From personal experience I can tell you that there can be a moment of tremendous humility and embarrassment that comes when you realize what a fool you have been with respect to your faith. I spent the better part of my life thinking the Catholic Church was the modern day version of the Pharisees. That the Church was somehow institutionally blind to the greater message of salvation. That Catholicism was a joke. That Catholics weren’t “real” Christians.

In the moment when I was blessed to really see the Church for the first time – really saw it for what it was and not for what I wanted it to be – it was like peeking behind a great curtain and bearing witness to something more beautiful than I had ever imagined. For the first time I saw the Church as the temple of the Holy Spirit, saw it as the bride of Christ, and saw it as the Body alive. I saw the Mass as one uniform body of Christ himself existing through his creation around the world as a living breathing singular movement. What I envisioned as the collective view of the Mass around the world – if it could be seen from space – would look like the image of the face of Christ. In that moment I was brought to my knees. Not just in the humility of my foolishness, but more importantly in the awe of its beauty, its design, and the inter-relationships of all of its parts. Father Robert Barron likely does the best job of trying to orchestrate an actual visible representation of the collective majesty that is the Catholic Church through a singular perspective with the video series Catholicism (www.wordonfire.org).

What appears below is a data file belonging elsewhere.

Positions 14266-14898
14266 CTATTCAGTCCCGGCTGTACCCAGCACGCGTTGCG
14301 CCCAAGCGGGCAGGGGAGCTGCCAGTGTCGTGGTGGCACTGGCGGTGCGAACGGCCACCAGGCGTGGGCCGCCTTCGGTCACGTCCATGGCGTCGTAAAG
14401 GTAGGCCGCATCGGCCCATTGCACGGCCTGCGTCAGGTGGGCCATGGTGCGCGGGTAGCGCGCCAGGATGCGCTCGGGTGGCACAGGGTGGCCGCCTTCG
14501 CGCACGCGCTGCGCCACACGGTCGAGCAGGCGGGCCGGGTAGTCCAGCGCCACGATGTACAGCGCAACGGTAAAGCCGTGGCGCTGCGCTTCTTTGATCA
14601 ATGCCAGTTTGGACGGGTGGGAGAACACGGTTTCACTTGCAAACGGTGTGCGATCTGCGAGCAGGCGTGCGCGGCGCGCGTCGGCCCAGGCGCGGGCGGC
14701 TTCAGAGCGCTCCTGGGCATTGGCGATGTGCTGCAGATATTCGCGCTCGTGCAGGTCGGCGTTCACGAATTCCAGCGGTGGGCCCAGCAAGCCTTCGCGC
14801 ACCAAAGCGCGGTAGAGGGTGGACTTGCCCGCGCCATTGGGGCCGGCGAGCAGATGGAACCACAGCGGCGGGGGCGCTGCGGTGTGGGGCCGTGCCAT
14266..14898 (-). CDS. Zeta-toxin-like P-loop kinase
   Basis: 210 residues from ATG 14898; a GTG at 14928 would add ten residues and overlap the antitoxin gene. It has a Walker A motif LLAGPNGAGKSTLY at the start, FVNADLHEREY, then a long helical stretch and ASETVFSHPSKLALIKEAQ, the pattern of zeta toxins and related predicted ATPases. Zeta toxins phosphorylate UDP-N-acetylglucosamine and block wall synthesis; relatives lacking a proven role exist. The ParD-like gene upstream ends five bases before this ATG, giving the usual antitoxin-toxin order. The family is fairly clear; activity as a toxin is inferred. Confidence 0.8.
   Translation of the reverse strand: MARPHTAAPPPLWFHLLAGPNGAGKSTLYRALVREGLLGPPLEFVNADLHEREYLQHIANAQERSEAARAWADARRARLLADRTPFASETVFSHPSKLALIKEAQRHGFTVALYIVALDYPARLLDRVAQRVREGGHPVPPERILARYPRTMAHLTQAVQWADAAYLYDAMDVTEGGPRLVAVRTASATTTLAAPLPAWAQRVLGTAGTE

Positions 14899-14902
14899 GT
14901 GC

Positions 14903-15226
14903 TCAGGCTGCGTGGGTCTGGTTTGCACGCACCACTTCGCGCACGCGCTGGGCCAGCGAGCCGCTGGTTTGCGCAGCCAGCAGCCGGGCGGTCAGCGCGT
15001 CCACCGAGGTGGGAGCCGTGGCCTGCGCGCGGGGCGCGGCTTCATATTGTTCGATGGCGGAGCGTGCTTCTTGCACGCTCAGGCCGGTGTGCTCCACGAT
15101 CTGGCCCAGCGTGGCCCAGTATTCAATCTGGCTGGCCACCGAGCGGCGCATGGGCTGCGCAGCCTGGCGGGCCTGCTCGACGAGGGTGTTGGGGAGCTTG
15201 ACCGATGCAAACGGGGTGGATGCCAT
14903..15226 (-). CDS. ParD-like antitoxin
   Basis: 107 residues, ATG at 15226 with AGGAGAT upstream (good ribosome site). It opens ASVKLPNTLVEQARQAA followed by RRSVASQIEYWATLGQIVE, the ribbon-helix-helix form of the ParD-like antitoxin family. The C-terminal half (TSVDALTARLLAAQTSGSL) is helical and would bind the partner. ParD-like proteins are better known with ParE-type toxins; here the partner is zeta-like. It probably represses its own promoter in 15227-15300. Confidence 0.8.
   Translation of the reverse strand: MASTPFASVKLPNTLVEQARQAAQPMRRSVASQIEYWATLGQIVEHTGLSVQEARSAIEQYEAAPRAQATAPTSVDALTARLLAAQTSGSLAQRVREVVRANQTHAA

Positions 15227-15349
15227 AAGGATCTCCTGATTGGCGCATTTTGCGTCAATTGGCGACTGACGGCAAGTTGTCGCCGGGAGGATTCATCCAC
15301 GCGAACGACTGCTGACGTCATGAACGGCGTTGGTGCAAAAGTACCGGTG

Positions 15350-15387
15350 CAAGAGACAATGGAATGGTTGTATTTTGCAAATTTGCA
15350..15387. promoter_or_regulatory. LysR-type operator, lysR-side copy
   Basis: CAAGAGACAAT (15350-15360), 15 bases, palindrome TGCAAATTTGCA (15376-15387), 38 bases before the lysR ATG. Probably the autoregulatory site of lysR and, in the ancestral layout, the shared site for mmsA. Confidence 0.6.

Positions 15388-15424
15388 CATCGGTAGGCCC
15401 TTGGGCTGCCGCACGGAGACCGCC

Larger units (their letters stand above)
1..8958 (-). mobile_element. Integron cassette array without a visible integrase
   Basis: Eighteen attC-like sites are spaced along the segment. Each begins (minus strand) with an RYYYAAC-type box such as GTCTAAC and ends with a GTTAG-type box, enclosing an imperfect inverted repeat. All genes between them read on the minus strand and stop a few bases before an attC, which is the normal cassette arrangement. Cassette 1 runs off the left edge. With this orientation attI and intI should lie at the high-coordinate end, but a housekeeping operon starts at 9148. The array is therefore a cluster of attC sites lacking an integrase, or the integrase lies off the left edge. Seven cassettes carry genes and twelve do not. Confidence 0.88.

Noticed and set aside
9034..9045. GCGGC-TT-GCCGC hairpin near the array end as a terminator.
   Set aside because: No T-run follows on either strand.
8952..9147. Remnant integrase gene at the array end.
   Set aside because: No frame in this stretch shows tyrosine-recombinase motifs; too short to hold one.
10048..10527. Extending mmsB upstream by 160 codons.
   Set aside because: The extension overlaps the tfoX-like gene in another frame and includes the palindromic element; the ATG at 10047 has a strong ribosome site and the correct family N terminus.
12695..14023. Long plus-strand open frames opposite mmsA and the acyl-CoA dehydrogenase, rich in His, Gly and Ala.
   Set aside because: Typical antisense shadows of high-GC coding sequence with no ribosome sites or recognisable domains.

It is very easy at times to think you are smarter than the Church. That somehow you have a greater grasp of a situation than what you see as men, or some cabal isolated behind walls, that lack some greater understanding that you have somehow otherwise managed to muster together in your life. As my father-in-law likes to say, “The worst thing about the Catholic Church is the marketing department.” Which is a fancy of way of saying we don’t have one. Which also means the Church can tend to be the last word said is a rushed argument, and then usually doesn’t stick around for the follow-on debate.

Further, we as designed creatures from God have been constructed, like a great many other of God’s creatures, with defense mechanisms for our survival. Fighting for something we see as inherently true as part of our limited understanding of things is just part of our nature as people. A reflexive response to a perceived, or poorly perceived, threat to our person, our home, or the life we have been constructing. These are our defense mechanisms as human creatures. But we must always remember that we are not called to a life of our own construction, we are called to a life in Christ. That we are gifted with the Temple of the Holy Spirit as a guide in this journey. We as Catholics use the term “formation” and “reconciliation” for a good purpose – it’s an acclamation process. For some of us – especially yours truly – it’s a slow process.

But unlike my backyard neighbor Quixote Cardinal, we are blessed with the gift of reason. We have the opportunity to see the glass for what it truly is – a reflection that gives us a view of what we think the world is, perhaps not what it actually is or need be. Reason helps us learn through prayer, spending time in the Word of God, and staying focused on Christ and our faith in him to continue to grow closer to the person Christ wants us to be – a Saint! And as we make this journey along the path to sainthood, we are blessed with great moments of humility and embarrassment in which we suddenly find God standing in the kitchen, drinking coffee and thinking to himself, “well, this is kind of what I signed up for isn’t it.”

Amen

YBiC, DS